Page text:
Friday, June 26, 2020

Eurovision Song Contest: The Story of Fire Saga


1970’s. A seemingly anti-social boy suddenly gets up and dances to his heart’s content when he sees ABBA performing Waterloo on a televised broadcast of Eurovision. A young girl joins him in his improvised choreography. As the adults dismiss their infantile fantasies away with laughter, he pledges that one day he will win Eurovision, and they won’t be laughing at him when the time comes. Decades later, Lars (Will Ferrell) and Sigrit (Rachel McAdams) are all grown up and form the Icelandic duo called Fire Saga, spending much of their adult lives chasing their dream of musical stardom which proves to be too elusive for small-town folks like them. Little do they know that a mischievous twist of fate, brought about by a series of odd coincidences, is bound to bring them to the very stage they could only dream of when they were young.

Europeans. Eurovision. Football. All Greek to me, to be honest. The extent of my knowledge of Eurovision is Conchita Wurst, as well as the weirdness that is Israel participating when the country is not even in Europe, geographically at least. And then you have the issue of politics. If the film is even remotely accurate, though, it does paint the contest as an event that is both weird and fun, like some sort of strange rave party fueled by nationalist undertones. In this case, I side with the Americans: “Eurovision. Is that, like, The Voice?” LOL.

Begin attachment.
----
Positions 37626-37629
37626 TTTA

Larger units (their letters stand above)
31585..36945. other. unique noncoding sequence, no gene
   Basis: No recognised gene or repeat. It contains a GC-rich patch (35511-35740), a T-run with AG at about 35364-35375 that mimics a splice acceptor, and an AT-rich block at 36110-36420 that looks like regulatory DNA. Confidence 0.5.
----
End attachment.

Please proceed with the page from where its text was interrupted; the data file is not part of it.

It’s hard to explain. Perhaps it’s the songs, or the corny combo of chasing your dreams and paying homage to your heritage? Go to the comments section of Húsavík’s official music video on YouTube and be prepared to read a lot of comments saying they are proud to be from Iceland even if they are not from there. For a comedy bordering on slapstick, this movie does a great job with its soundtrack, with many of the songs straddling the realms of ridiculous and awe-inspiring. We only want to hear Jaja Ding Dong!

Oh well, the track listing. The soundtrack is now on loop on my Spotify account. Yes, even Jaja Ding Dong. Jesus Christ, what the fuck is wrong with me. Double Trouble is so damn catchy. Lion of Love is a hilarious anthem for closeted gays. Heck, even Volcano Man is memorable. But the best song award, without a doubt, goes to Húsavík. With a rhythm suspiciously similar to The Greatest Showman’s Never Enough, the song just gives you goosebumps, accentuated by Icelandic parts of the lyrics and that closing glory note that just sends chills down the spine. Kudos to My Marianne for providing Sigrit’s singing voice.

As Regina George would say, she is not retarded, she knows what lip syncing is. It is McAdams' job as an actress to make us believe that her character is doing whatever it is that they make her appear to be doing. In this regard, she totally commits, and maybe those who are not familiar with her might even believe that she is actually the voice behind Sigrit’s songs. The character can be annoyingly naïve but she is defo the heart of this story, and McAdams makes sure that you are well aware of that.

Would it be wrong for me to admit that I really enjoyed this movie? Like, SO MUCH? I am not a big fan of Ferrell and it seems to me that this project is yet just another attempt to come up with another one of his absurdist hit-or-miss comedies, and then they somehow ended up with the same old shit that is fun but doesn’t make much sense, yet for some reason heartwarming just the same. Feel-good. Maybe that is the operative word. There are so many laugh-out-loud moments that hark back to that time when slapstick comedies like Austin Powers could crack you up really bad, a guilty pleasure just for the laughs, but with a heart.

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